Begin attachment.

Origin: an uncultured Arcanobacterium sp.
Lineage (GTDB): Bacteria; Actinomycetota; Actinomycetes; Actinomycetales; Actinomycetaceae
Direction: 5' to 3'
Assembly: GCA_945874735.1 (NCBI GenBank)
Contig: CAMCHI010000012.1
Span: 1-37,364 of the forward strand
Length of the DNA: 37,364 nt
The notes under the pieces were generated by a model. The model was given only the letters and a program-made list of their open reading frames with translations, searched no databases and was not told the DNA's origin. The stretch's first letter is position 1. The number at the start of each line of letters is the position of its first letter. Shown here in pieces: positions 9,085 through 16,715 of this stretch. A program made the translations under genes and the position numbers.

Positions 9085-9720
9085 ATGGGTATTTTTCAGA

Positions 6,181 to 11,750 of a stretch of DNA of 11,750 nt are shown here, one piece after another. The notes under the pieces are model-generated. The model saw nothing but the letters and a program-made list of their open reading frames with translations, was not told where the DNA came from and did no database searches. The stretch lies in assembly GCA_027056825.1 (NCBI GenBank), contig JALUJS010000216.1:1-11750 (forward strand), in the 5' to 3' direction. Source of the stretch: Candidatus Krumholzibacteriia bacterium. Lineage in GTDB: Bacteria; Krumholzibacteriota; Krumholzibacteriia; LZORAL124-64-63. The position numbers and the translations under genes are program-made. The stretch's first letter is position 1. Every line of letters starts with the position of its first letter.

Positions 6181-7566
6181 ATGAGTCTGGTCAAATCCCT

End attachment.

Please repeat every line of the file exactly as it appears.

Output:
Origin: an uncultured Arcanobacterium sp.
Lineage (GTDB): Bacteria; Actinomycetota; Actinomycetes; Actinomycetales; Actinomycetaceae
Direction: 5' to 3'
Assembly: GCA_945874735.1 (NCBI GenBank)
Contig: CAMCHI010000012.1
Span: 1-37,364 of the forward strand
Length of the DNA: 37,364 nt
The notes under the pieces were generated by a model. The model was given only the letters and a program-made list of their open reading frames with translations, searched no databases and was not told the DNA's origin. The stretch's first letter is position 1. The number at the start of each line of letters is the position of its first letter. Shown here in pieces: positions 9,085 through 16,715 of this stretch. A program made the translations under genes and the position numbers.

Positions 9085-9720
9085 ATGGGTATTTTTCAGA

Positions 6,181 to 11,750 of a stretch of DNA of 11,750 nt are shown here, one piece after another. The notes under the pieces are model-generated. The model saw nothing but the letters and a program-made list of their open reading frames with translations, was not told where the DNA came from and did no database searches. The stretch lies in assembly GCA_027056825.1 (NCBI GenBank), contig JALUJS010000216.1:1-11750 (forward strand), in the 5' to 3' direction. Source of the stretch: Candidatus Krumholzibacteriia bacterium. Lineage in GTDB: Bacteria; Krumholzibacteriota; Krumholzibacteriia; LZORAL124-64-63. The position numbers and the translations under genes are program-made. The stretch's first letter is position 1. Every line of letters starts with the position of its first letter.

Positions 6181-7566
6181 ATGAGTCTGGTCAAATCCCT